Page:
The leaks experienced by the critical actors of the industries mentioned above have drawn attention to PSOAs and their involvement in the surveillance industry. Researchers and journalists have focused more heavily on PSOAs. It is considered that the radical increases in software deployments detected in the dataset in 2014, 2015, and 2021 are a result of this focus.
According to the inventory, 67,4% of the deployed technology is spyware, and 32.1%is digital forensics software, which requires a physical connection with the targeted device to extract and analyze stored data.
The database consists of 40 commercial entities, and the chart below displays the Top 10 among them. Notably, the first three entries in the chart are recognized players in the industry, namely FinFisher, NSO Group, and Hacking Team. These companies have gained more visibility due to leaked information about their activities and established industry presence over many years. The chart reflects the extensive research conducted on these actors and their significant impact on the industry.
Additional analysis has been conducted on commercial entity data to gain insights beyond the influence of the three prominent entities and comprehend the recent dynamics and changes within the industry over the past three years.
The Israeli dominance in the industry is underscored by the fact that five out of the top ten actors are of Israeli origin (QuaDream announced its shutdown by April 2023). The following chart displays the distribution of commercial entities based on their respective countries of origin:
The deployment of this surveillance software has been observed in 74 countries, with the top 10 most exposed countries listed below.
The distribution of the 74 countries by region is as follows:
Also, the Threat Report on the Surveillance-for-Hire Industry 2021 and 2022 by Meta has uncovered the presence of 13 PSOAs, with eight being outside the scope of the commercial entities listed in The Carnegie Endowment dataset. Meta has taken prompt and impactful measures, such as disabling multiple associated accounts and blocking the infrastructures of these entities on their platforms, namely Facebook and Instagram.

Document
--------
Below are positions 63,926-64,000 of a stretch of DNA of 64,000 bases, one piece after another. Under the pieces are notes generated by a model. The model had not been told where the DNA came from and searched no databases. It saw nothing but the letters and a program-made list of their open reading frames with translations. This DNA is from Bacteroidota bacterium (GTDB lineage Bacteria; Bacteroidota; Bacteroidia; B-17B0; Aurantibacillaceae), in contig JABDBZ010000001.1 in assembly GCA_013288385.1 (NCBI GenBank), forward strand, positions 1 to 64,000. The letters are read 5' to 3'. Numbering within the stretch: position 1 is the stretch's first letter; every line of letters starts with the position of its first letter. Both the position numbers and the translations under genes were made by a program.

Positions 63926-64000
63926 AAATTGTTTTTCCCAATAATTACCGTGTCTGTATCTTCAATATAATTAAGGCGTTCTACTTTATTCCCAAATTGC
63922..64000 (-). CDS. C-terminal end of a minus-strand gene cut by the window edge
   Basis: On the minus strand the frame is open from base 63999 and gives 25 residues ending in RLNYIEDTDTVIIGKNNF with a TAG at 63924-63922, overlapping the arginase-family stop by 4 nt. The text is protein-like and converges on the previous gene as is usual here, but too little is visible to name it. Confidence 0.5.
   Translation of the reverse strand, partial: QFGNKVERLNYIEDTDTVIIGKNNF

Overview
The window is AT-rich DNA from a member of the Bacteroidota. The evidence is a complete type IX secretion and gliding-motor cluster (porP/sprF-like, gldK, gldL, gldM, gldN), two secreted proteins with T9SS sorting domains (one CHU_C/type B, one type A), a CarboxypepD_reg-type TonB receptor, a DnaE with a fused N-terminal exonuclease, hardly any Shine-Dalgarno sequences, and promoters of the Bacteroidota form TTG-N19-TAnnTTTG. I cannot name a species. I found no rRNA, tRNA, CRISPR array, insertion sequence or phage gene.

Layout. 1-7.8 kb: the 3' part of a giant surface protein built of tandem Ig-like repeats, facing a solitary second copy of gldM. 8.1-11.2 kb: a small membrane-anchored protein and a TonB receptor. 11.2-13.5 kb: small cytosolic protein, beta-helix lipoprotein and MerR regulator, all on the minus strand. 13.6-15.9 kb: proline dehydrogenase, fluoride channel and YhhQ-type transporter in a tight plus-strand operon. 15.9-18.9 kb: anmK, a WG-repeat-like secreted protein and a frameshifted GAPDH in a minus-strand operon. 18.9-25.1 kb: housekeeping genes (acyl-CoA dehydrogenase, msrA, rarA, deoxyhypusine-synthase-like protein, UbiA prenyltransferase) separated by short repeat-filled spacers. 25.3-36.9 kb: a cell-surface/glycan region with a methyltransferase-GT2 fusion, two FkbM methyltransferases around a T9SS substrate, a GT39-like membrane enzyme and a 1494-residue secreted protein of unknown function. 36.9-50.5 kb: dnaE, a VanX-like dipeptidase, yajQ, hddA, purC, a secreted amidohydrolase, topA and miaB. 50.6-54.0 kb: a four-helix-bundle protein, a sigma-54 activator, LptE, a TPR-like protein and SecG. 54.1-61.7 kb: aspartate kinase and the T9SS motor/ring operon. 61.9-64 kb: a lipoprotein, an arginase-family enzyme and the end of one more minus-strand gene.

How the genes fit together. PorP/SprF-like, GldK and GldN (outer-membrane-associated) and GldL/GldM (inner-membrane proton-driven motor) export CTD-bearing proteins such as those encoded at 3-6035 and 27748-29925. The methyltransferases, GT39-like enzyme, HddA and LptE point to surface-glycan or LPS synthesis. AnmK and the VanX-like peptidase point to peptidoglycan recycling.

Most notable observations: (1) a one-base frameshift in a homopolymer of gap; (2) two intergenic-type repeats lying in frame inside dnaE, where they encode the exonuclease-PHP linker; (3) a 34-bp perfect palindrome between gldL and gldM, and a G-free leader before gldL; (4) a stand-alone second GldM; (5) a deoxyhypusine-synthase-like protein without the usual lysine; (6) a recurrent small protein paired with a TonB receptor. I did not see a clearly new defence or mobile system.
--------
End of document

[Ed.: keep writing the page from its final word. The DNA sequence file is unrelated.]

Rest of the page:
As mentioned above, the “ISSWorld Europe Intelligence Support Systems for Electronic Surveillance, Social Media/DarkNet Monitoring, and Cyber Threat Detection” conference is important in the industry. Among the 48 PSOAs mentioned in the Carnegie Endowment and Meta reports, 11 of them are notable sponsors of ‘ISSWorld Europe 2023’. Notably, the Lead Sponsor of the event is the NSO Group. This sponsorship highlights the active involvement and support of these PSOAs in the conference, further underscoring their role in the cyber commercial surveillance industry.
The event features presentations and workshops about the challenges and trends in commercial cyber surveillance and discussions on privacy concerns, legal frameworks, and ethical considerations. ISSWorld Europe 2023 also covers a range of significant topics that offer insights into the current agenda of the surveillance industry. By exploring these topics, it is possible to gain valuable insights into current trends and developments. Here are some key topics of focus at ISSWorld Europe 2023:
- Understanding Advanced Techniques to Defeat (or Work Around) Encrypted Third-Party Services, Bitcoin Anonymity, TOR/HS, and iPhone Encryption
- Exploiting Latest Generation Devices
- Password Cracking in Practice
- Social Network Monitoring, Artificial Intelligence, and Analytics Product Training
- Threat Intelligence Gathering and Cyber Security Product Training
- Investigating DarkWeb, Bitcoin, Altcoin, and Blockchain Transaction
- Mobile Signal Intercept Training and Product Demonstrations
- Electronic Surveillance Training and Product Demonstrations
As another reference for PSOAs, CERT-EU (Computer Emergency Response Team for the EU institutions, agencies, and bodies) monthly cyber brief is a valuable source of timely information and analysis on cybersecurity threats and trends. The briefs cover various topics, including malware, vulnerabilities, cyber attacks, and security recommendations. Some recently mentioned incidents of PSOAs in the monthly cyber briefs of CERT-EU are listed below: